People are returning to their Rust Belt hometowns to make a difference: to build entire lives—not just careers—in a real, authentic place whose stamp their lives can bear.
It's not news that the Rust Belt states have been hit hard by poverty and population decline for decades as manufacturing jobs moved off-shore and abandoned factories started haunting the heartland's landscape.
Take the case of Youngstown, Ohio. Deindustralized and economically depressed, it lost 30 percent of its population between 1990 and 2010 and experienced huge population decline between 2010 and 2012 when more than 50,000 residents left. (Current population: 64,312)
But here's the news: a recent study reveals a modest but growing trend of young professionals and "knowledge workers" returning to the region. The study is written by sociologist Jill Harrison, who conducted in-depth interviews with 22 "returnees" that have chosen to move back to Youngstown after having left.
All but two of the interviewees were under 40 years old, and most chose to return despite leaving behind more economically advantageous opportunities elsewhere. Some obvious reasons for doing so include family need, but Harrison also emphasizes how place-specific considerations worked alongside economic and social factors to bring these returnees back to their hometown.
"While the decision to return home," writes Richard Florida at CitiLab, "is an emotionally charged one that often invokes economic opportunity or family... it is powerfully shaped by the qualities of home itself. Harrison calls this 'place character,' the deep, authentic character of a place itself."
One of the interviewees told Harrison he returned because of all of the people that have taken matters into their own hands and are contributing to the town's revitalization: "There was a lot of fucking love, heart and soul in there." And another woman said that Youngstown is "almost becoming like a young city again."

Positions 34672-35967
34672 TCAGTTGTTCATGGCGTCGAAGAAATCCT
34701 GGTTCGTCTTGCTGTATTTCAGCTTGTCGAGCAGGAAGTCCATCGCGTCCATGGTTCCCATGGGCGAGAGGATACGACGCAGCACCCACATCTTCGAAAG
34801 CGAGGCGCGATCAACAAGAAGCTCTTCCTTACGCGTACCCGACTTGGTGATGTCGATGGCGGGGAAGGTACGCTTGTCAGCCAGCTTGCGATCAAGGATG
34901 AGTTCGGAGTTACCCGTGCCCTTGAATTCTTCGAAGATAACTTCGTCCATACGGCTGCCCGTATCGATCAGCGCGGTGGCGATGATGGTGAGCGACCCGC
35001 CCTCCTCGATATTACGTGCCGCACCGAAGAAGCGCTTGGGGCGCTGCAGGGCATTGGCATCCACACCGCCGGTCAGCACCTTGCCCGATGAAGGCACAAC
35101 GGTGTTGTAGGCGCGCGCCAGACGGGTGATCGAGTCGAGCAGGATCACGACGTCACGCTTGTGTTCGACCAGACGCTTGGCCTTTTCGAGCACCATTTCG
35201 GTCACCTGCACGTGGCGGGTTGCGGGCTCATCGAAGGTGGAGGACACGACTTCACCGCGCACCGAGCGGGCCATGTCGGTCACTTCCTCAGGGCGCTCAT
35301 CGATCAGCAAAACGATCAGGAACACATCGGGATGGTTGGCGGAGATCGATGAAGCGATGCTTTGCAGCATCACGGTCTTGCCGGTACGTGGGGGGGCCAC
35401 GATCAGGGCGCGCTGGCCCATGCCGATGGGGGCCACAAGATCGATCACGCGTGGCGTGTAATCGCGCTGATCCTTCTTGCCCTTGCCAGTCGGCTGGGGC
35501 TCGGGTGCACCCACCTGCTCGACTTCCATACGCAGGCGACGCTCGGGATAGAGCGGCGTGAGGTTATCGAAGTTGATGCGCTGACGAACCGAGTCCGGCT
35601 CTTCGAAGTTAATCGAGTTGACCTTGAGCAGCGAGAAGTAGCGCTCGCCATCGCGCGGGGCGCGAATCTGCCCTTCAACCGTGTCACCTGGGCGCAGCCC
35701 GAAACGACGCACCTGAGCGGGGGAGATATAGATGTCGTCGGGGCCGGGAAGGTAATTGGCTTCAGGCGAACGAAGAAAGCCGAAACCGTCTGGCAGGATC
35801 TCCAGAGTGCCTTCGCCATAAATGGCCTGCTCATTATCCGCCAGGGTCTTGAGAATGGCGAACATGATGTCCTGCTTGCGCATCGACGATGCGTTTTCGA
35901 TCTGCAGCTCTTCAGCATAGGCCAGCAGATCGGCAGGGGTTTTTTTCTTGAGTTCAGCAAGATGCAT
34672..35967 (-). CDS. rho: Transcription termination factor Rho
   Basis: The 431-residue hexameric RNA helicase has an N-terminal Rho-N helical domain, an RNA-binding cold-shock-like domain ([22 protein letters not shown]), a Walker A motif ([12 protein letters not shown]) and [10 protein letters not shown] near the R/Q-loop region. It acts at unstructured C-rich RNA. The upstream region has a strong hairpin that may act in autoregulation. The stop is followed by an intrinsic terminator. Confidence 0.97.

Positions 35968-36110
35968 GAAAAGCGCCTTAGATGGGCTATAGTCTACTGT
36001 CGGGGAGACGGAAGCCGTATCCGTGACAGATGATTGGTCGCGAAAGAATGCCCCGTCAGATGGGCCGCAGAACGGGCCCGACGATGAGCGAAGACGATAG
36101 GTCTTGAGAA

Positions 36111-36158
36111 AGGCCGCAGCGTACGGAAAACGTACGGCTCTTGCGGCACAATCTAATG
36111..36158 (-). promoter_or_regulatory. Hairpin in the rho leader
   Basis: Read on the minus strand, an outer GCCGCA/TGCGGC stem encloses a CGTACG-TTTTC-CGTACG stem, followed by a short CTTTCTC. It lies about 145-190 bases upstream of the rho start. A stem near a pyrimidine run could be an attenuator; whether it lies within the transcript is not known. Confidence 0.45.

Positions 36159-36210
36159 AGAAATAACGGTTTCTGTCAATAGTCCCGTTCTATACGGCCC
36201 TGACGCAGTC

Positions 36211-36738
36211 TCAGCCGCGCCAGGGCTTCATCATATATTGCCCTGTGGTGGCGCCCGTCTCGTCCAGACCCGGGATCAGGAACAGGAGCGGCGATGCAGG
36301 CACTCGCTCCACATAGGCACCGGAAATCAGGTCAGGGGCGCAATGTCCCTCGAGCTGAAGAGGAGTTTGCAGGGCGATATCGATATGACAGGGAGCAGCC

As the CityLab article explains:
"A common thread in Harrison’s interviews is of people returning to make a difference: to build entire lives—not just careers—in a real, authentic place whose stamp their lives can bear. They are not after money, per se, nor do they want to live in the trendiest city. They are different from the people chasing the high-tech dream in the Bay Area, or the Hollywood dream in L.A. These are people who are drawn to serving their community."
And while chasing money may not be their primary motivation, there are unique economic opportunities that emerge in a struggling city like Youngstown. "One thing about being back here is that you are a big fish in a small pond," said a returnee quoted by CityLab. "In New York and Chicago there is no way. You are a cog in a great big machine.”
This study focuses on only one town and draws from a small sample size of interviewees, but it provides fruitful insights for foundations and philanthropists committed to local entrepreneurship, or to helping a particular area flourish, as well as for those who want to participate in the revitalization of American communities in general.